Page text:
Live blogging and live twittering, in my humblest opinion, are unnecessary. I can see why the idea is appealing. After all, you’re providing the first scoop as the event happens.

Here are a few reasons why I’m not too keen on the idea.

As a member of audience, my attention is diverted away from the speaker to everyone else’s laptop screens as they twitter or blog. Especially when you can’t help noticing a quite a few people are checking emails, working on a business card design, reading the news, etc. Clackity, clack, clack, clack, clackity, click, clack, click, spacebar, click, clack, tap, tap, tap all around you. It’s like hearing a cellphone conversation going on.

How can you pay attention to the presentation if you’re focusing on typing away? It’s also disrespectful to the presenter. “Am I that boring? Is my fly undone?”

Not that I’m telling you what to do (well, ok, I’m beseeching you), however, if you feel the need to live blog and twitter, I think it’s best to do so at the back of the room.

Live blogging and twittering gives you no time to reflect on the information presented. Good writing needs time to germinate. Not that I’m old skool, but I prefer writing in a notebook throughout the day and then blogging at night after the party’s over when I can provide my own thoughts on what I’ve learned. I don’t think you can really get that from quick bursts of sound bites put together from someone who didn’t pay full attention.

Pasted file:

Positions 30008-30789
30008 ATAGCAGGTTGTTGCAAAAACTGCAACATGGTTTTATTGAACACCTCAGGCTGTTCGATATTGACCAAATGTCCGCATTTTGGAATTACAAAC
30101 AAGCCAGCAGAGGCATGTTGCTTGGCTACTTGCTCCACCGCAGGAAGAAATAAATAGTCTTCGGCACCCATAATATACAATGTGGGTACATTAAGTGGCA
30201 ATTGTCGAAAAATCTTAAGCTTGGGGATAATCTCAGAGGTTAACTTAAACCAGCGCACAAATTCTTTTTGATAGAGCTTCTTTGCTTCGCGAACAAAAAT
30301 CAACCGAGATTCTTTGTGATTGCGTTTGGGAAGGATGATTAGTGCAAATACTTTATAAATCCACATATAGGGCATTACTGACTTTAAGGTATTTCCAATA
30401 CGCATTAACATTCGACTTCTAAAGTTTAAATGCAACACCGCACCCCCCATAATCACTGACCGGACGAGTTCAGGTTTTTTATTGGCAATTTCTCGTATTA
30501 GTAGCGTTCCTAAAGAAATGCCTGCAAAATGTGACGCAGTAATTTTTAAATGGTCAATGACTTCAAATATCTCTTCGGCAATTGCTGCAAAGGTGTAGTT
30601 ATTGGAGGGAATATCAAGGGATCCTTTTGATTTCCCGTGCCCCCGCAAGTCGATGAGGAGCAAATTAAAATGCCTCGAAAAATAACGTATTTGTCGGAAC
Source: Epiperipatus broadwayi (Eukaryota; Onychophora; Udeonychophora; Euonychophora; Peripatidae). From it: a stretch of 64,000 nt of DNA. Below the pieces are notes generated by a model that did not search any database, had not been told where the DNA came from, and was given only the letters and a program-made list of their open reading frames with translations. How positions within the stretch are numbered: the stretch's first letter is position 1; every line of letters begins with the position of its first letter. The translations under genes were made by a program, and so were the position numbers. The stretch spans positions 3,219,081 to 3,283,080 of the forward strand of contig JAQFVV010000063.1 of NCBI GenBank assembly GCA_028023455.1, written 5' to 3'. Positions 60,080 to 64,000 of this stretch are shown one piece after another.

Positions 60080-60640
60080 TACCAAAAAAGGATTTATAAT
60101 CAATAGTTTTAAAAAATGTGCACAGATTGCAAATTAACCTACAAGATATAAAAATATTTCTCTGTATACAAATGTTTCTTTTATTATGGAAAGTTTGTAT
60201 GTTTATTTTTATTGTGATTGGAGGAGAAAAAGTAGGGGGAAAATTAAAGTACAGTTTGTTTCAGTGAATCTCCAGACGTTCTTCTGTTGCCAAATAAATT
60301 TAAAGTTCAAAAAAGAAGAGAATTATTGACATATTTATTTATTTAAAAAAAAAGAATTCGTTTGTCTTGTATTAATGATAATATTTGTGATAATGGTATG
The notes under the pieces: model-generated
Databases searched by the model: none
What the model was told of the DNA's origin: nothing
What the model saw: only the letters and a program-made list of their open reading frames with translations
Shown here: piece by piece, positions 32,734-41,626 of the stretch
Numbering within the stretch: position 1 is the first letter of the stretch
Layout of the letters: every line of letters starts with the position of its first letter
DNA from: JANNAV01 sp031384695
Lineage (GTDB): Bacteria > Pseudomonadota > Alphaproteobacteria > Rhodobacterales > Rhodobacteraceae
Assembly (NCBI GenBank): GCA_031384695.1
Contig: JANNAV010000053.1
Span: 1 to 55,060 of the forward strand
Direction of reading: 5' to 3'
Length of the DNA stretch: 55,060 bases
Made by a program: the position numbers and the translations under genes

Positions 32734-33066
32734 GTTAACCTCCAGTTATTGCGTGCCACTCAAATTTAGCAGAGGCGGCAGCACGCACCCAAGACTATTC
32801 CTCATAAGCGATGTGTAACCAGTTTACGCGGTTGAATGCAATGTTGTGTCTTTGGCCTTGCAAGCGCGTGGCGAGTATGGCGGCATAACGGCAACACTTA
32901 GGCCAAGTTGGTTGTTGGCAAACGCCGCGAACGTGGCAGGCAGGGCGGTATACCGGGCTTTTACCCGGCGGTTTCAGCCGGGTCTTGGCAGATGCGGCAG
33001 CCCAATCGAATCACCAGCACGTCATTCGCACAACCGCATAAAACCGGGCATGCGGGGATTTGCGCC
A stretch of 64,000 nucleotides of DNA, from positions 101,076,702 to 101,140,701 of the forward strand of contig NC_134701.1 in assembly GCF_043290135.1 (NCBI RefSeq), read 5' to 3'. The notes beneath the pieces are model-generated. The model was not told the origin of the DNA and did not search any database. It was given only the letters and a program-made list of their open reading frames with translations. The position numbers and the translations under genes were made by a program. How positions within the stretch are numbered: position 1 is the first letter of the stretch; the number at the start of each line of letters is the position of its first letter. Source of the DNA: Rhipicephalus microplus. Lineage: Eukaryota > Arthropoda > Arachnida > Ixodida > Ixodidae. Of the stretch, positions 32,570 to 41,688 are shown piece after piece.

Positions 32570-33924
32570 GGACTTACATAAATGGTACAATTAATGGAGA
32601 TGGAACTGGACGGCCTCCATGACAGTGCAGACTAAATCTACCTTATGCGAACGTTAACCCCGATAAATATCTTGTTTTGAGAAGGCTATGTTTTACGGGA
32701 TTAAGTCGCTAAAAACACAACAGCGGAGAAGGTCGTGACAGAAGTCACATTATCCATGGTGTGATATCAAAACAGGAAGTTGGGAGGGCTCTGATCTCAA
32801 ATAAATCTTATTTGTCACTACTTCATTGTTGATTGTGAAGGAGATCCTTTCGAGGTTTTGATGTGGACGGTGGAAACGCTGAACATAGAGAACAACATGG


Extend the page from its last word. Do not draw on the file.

Live twittering becomes spam. Or at least bacn. A pet peeve I have is logging into Twitter to see full pages of tweets by the same 2 people giving me moment-by-moment updates on a conference they are at that I couldn’t care less about. The tweets make no sense. “Everyone hates the coffee”… “@someguy said something profound” so I go to his page hoping for a new person to follow who I could learn from but see a bunch of tweets about pizza… “technical troubles”… “someone offered their microphone”


I won’t remove the person from my following list because it’s too much hassle and I usually enjoy their tweets. It’s gotta be hard to make a proper judgment call on what’s worthy of a tweet when your full attention isn’t on the presentation.

The brain just isn’t capable of multitasking. It wasn’t made for it.

What are your thoughts on live blogging and twittering? Or for that matter, the clickity, clack, clack, spacebar, clack of notetaking on laptops (I am suddenly crotchety).

Do you like live blogging and twittering? I hope I haven’t offended anyone—it’s just that when I go to a presentation for the purpose of learning, I end up with all these distractions for the sake of using technology because they can. I don’t hate you, I just need to learn. I CRAVE EDUCATION!

Anywhoo, tell me your thoughts.